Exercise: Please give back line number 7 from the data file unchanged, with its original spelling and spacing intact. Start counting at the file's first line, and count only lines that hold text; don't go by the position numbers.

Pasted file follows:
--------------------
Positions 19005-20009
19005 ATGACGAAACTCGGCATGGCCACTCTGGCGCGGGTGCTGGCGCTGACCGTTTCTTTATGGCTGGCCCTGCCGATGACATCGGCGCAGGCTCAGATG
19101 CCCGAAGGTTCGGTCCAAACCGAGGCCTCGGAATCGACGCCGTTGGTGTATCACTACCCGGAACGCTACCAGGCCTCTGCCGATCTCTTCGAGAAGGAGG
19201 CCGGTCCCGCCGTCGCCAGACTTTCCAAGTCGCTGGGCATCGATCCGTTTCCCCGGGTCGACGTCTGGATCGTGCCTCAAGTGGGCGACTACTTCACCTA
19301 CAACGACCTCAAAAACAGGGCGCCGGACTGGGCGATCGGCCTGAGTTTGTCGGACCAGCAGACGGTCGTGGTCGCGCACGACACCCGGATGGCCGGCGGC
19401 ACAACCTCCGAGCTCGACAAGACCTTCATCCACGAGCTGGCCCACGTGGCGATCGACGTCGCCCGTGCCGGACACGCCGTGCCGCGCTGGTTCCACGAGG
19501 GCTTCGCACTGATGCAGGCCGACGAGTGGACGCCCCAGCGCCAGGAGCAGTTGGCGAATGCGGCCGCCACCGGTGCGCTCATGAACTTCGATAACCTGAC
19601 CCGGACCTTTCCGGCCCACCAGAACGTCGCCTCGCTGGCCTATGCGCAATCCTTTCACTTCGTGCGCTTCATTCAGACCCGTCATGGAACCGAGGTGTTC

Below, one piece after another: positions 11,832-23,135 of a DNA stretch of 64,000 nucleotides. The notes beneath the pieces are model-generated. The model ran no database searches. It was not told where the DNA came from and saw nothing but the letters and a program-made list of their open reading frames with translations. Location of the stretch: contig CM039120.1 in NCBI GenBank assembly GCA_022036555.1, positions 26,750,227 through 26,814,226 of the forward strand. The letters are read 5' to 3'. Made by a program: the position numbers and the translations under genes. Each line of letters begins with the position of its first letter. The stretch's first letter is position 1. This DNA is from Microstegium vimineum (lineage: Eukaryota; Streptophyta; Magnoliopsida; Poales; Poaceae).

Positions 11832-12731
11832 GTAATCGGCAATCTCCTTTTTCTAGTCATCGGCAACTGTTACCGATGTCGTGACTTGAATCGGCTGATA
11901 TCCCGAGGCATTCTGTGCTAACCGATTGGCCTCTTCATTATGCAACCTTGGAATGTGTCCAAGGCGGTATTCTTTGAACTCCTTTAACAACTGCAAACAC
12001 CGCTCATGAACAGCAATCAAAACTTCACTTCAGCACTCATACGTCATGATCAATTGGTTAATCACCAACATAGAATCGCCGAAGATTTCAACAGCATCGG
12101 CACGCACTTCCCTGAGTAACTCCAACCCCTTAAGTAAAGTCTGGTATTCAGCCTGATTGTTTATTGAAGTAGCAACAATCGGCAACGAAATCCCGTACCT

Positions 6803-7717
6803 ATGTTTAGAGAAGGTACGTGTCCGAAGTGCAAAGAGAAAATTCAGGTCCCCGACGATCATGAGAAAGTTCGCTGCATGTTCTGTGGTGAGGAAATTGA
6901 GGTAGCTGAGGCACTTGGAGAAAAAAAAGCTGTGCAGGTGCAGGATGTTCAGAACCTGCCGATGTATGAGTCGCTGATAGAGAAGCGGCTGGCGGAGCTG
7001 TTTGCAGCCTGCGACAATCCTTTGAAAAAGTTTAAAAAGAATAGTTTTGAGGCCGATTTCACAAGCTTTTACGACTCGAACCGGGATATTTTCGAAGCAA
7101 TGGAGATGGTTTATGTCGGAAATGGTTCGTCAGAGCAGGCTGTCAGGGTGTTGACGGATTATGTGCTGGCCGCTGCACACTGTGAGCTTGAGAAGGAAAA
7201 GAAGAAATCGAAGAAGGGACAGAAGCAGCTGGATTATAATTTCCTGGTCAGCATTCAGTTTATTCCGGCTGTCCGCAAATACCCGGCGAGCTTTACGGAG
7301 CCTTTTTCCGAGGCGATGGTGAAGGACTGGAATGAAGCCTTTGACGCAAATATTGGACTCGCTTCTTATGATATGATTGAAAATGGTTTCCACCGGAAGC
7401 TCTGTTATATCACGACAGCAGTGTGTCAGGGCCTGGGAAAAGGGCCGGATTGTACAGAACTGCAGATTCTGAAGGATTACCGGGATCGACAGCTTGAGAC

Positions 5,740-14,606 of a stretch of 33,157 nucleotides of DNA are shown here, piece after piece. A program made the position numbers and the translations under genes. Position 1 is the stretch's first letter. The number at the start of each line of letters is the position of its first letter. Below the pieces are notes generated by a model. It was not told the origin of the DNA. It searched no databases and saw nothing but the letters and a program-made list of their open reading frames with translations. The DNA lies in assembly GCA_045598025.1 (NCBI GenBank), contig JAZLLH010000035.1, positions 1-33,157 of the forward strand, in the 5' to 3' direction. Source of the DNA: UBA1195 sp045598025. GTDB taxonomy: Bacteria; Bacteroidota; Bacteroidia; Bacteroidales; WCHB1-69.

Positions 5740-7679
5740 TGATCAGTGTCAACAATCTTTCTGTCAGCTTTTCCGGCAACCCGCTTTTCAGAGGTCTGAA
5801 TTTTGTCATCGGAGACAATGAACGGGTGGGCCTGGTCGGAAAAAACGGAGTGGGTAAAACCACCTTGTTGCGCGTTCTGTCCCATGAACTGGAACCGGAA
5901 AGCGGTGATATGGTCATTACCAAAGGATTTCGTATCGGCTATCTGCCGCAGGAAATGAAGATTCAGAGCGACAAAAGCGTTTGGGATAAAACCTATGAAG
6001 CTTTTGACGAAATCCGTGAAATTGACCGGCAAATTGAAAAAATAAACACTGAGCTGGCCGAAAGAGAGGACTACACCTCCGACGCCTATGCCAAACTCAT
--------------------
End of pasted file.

19501 GCTTCGCACTGATGCAGGCCGACGAGTGGACGCCCCAGCGCCAGGAGCAGTTGGCGAATGCGGCCGCCACCGGTGCGCTCATGAACTTCGATAACCTGAC